WOMAN TURNS CASE INTO CAREER
The small-town girl whose challenge to mandatory drug testing in schools went all the way to the U.S. Supreme Court in 1998 is now an Ivy League graduate and a political activist working with American Indians.
Lindsay Earls was a 16-year-old sophomore at Tecumseh High School when the American Civil Liberties Union filed a lawsuit on her behalf against Tecumseh Public Schools as a means of challenging drug- testing policies in schools nationwide.
Show airs tonight Earls' story will be featured on "ACLU Freedom Files," a 10-part television series that addresses civil rights issues and stars ACLU clients, the attorneys who defend them and well-known actors, activists and comedians.
The show airs at 8 p.m. today on DirectTV's channel 374 and Dish Network station 9410. Episodes may be purchased on the Internet at aclu.tv.
At age 23, she's a recent graduate of Dartmouth University and is working for INDS List, a Tulsa-based organization training American Indians for political office. She plans to attend law school.
"I'm really happy with way things in my life are shaping up," Earls said this week. "Even though we lost the case, I gained loads of personal strength from the experience that no one will ever be able to take away."
Earls was in college when her lawyer, Graham Boyd, telephoned on July 27, 2002, to deliver the news that they had lost in the nation's highest court.
"I laid on my dorm room floor and cried for about 20 minutes and then I called my parents to tell them," Earls said. "I thought I was prepared for the worst, but no one ever really expects to lose."
The justices' 5-4 decision allowed schools to test for drugs without proof of an epidemic drug problem, and expanded a previous court decision that allowed only student athletes to be randomly tested. The high court determined that giving schools an opportunity to rid their campuses of drugs outweighs privacy rights.
Disappointment in the outcome still lingers, she said.
"It hurts, but even though I didn't win, other people can find value in my story," Earls said. "I lost, but at least I tried to do something about an issue I felt strongly against. I hope it gives other people the courage to do the same."
No easy decision When required to take a drug test to perform in the Tecumseh choir, Earls began to question the legality of testing students school officials had no reason to suspect of drug use. In her search for an answer, she called the ACLU.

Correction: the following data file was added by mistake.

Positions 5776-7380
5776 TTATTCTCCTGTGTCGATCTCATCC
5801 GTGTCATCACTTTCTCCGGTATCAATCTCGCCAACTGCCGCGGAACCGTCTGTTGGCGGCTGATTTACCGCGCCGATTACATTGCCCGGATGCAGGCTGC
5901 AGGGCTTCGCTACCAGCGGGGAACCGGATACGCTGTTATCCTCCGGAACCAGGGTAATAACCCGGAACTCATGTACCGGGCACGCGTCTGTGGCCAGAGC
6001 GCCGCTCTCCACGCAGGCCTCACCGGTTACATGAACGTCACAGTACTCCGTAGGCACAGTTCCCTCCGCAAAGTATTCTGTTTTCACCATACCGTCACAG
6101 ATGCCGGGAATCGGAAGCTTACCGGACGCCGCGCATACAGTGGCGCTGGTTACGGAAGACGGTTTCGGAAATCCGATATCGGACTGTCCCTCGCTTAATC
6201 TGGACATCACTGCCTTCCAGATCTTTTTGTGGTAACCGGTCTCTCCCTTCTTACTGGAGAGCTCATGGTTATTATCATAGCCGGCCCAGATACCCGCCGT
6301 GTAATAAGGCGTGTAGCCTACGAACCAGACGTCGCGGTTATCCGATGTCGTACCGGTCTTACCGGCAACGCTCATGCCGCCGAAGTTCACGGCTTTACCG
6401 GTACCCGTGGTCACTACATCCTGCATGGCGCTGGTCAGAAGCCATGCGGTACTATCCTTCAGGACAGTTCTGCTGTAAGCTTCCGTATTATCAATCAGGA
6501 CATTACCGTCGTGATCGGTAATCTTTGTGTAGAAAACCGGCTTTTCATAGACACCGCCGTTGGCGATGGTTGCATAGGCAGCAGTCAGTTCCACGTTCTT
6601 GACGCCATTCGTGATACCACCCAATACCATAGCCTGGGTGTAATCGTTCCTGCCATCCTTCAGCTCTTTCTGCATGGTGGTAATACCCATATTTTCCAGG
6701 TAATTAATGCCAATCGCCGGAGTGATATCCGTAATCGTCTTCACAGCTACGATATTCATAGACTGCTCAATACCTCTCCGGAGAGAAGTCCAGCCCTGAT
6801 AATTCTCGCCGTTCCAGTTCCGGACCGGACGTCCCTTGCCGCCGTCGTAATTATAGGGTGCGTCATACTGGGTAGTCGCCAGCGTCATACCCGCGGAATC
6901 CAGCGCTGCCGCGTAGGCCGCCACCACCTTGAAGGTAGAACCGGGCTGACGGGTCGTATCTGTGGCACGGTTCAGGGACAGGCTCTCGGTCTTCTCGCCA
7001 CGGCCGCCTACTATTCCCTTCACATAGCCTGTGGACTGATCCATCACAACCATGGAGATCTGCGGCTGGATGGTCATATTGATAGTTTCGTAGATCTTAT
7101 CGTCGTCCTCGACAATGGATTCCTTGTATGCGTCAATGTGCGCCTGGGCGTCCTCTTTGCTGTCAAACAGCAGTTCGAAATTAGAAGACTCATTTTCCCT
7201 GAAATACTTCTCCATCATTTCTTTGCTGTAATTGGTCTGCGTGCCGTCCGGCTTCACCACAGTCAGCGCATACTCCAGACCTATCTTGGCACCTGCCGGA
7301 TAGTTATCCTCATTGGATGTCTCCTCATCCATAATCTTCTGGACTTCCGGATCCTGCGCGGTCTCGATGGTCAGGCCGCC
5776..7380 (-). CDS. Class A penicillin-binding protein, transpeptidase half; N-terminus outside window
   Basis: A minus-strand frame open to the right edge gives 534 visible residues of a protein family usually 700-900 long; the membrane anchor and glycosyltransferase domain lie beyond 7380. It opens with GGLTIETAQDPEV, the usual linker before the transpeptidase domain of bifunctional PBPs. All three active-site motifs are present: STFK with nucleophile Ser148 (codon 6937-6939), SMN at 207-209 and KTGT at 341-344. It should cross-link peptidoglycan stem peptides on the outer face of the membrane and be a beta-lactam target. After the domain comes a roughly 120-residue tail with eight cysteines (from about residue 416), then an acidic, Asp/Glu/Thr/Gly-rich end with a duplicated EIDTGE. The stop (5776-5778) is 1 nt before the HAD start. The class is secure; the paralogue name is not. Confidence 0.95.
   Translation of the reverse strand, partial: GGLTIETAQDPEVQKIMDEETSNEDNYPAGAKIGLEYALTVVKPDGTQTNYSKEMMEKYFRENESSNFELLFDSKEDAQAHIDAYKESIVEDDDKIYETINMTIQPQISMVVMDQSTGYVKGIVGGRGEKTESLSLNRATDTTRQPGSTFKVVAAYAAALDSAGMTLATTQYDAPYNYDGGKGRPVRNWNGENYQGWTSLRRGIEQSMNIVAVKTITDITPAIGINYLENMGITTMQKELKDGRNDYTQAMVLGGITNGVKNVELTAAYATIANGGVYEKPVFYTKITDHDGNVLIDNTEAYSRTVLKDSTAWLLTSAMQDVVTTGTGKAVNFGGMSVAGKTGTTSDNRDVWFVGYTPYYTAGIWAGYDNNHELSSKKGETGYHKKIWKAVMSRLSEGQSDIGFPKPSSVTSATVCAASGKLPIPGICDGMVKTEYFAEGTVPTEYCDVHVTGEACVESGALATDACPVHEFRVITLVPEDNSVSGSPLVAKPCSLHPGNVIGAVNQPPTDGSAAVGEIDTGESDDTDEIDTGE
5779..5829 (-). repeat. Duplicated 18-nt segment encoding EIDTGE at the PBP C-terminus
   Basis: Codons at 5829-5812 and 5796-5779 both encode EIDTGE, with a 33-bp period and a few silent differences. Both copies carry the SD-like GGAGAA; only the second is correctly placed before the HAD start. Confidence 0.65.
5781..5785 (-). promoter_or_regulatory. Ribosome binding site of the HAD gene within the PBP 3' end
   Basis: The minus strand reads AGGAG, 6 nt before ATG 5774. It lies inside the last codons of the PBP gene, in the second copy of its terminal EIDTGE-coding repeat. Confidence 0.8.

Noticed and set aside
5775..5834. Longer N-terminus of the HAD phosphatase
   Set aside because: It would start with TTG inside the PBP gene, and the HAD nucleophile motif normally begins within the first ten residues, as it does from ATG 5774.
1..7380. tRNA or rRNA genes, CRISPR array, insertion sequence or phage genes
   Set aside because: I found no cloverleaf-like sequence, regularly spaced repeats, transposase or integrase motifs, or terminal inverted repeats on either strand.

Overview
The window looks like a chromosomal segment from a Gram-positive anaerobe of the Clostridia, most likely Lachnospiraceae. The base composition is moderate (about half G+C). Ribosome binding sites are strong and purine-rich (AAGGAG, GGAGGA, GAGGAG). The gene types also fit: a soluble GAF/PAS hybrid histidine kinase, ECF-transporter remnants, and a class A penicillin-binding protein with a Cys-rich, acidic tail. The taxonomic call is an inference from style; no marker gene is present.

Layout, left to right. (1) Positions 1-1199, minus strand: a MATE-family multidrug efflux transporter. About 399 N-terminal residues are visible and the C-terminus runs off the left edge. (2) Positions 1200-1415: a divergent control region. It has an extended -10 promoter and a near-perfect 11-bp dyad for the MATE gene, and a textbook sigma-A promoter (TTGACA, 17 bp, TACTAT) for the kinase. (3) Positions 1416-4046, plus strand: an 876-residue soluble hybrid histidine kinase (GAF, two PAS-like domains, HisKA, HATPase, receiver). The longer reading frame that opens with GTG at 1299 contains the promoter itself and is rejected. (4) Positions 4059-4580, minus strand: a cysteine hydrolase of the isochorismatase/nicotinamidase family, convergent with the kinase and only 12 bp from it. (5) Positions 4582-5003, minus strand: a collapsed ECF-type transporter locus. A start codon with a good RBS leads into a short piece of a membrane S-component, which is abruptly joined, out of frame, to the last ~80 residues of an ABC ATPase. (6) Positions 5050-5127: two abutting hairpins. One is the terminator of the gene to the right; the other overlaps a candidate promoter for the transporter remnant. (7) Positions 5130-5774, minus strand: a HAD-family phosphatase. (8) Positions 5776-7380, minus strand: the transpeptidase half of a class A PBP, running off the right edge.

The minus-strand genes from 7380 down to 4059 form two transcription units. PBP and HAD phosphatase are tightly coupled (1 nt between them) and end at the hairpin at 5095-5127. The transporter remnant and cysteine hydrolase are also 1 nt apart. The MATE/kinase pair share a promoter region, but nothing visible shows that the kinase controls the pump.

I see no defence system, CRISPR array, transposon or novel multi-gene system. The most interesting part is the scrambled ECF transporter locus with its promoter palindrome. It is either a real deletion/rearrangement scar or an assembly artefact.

Her father, David Earls, a third-generation Tecumseh High School graduate, said filing the lawsuit was not an easy decision.
Neither he nor his wife, Lori, had ever been involved in a lawsuit, and both had grown up in the city of about 10,000 people. Suing the school district felt like taking a family member to court or "slapping your kinfolk in the face in front of everyone," David Earls said.
The decision ultimately was left up to their daughter.
"The lawsuit was part of our daily lives for four years," David Earls said. "There were not many times when I had a private moment that I didn't think about it."
Bombarded by the media David Earls said his family was bombarded by national and local media. People wrote hurtful letters to the local newspapers, denouncing the ACLU and the Earlses. Some even speculated that Lindsay must have "something to hide," he said.
"Backlash is an understatement," David Earls said. "It was unreal. It seemed like somebody was throwing a cheap shot every day."
He said the family, which also includes two other daughters, Lacey Earls, now 20, and Casey Earls, now 15, stood together on the issue. Lacey Earls was even added to the lawsuit when her older sister graduated from high school to keep the issue current for the courts.
Before graduating from high school, Lindsay Earls had offers to attend two Ivy League colleges and the University of Oklahoma.
David Earls said some people in Tecumseh believe her education was bankrolled by the ACLU, but his checkbook proves otherwise. He said the family was never paid by the ACLU, although his daughter has benefited from the connections and knowledge she's gained from being in ACLU circles.
School officials say extracurricular activities of their students have not declined since the drug policy was re-implemented in 2002. The policy requires all students involved in extracurricular activities to be tested annually. Random tests also are given.
David Earls said he has no regrets over the lawsuit and would do it again, even knowing its outcome.
"I am angry for parents and kids subjected to it ( mandatory drug testing )," David Earls said. "As a parent, I had something taken from me that I felt was a God-given right. I should be making the decision for my kids, not them."
Lindsay Earls said she's confident that one day the ruling will be overturned.
2005 The Oklahoma Publishing Co.